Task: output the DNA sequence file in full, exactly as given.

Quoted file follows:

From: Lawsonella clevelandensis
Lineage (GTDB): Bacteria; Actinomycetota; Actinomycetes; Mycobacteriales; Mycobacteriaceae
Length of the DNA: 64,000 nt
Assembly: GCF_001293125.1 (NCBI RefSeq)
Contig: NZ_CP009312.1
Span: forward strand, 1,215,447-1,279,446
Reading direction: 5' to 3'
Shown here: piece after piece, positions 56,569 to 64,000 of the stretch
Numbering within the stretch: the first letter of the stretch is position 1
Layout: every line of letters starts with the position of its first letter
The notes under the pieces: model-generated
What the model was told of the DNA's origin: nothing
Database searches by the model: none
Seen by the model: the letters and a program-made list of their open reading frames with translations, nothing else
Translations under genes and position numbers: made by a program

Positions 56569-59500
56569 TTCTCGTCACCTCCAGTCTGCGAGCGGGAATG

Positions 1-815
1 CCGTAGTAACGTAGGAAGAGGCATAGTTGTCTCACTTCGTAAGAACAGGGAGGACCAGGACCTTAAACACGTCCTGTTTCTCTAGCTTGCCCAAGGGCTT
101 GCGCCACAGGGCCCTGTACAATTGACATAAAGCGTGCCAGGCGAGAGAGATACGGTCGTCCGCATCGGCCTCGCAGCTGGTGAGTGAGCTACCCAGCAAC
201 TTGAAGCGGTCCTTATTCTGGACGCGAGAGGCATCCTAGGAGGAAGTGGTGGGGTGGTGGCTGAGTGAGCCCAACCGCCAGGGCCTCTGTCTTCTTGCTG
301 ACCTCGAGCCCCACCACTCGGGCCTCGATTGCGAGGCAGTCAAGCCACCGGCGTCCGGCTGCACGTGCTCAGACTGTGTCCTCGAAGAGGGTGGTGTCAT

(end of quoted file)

From: Lawsonella clevelandensis
Lineage (GTDB): Bacteria; Actinomycetota; Actinomycetes; Mycobacteriales; Mycobacteriaceae
Length of the DNA: 64,000 nt
Assembly: GCF_001293125.1 (NCBI RefSeq)
Contig: NZ_CP009312.1
Span: forward strand, 1,215,447-1,279,446
Reading direction: 5' to 3'
Shown here: piece after piece, positions 56,569 to 64,000 of the stretch
Numbering within the stretch: the first letter of the stretch is position 1
Layout: every line of letters starts with the position of its first letter
The notes under the pieces: model-generated
What the model was told of the DNA's origin: nothing
Database searches by the model: none
Seen by the model: the letters and a program-made list of their open reading frames with translations, nothing else
Translations under genes and position numbers: made by a program

Positions 56569-59500
56569 TTCTCGTCACCTCCAGTCTGCGAGCGGGAATG

Positions 1-815
1 CCGTAGTAACGTAGGAAGAGGCATAGTTGTCTCACTTCGTAAGAACAGGGAGGACCAGGACCTTAAACACGTCCTGTTTCTCTAGCTTGCCCAAGGGCTT
101 GCGCCACAGGGCCCTGTACAATTGACATAAAGCGTGCCAGGCGAGAGAGATACGGTCGTCCGCATCGGCCTCGCAGCTGGTGAGTGAGCTACCCAGCAAC
201 TTGAAGCGGTCCTTATTCTGGACGCGAGAGGCATCCTAGGAGGAAGTGGTGGGGTGGTGGCTGAGTGAGCCCAACCGCCAGGGCCTCTGTCTTCTTGCTG
301 ACCTCGAGCCCCACCACTCGGGCCTCGATTGCGAGGCAGTCAAGCCACCGGCGTCCGGCTGCACGTGCTCAGACTGTGTCCTCGAAGAGGGTGGTGTCAT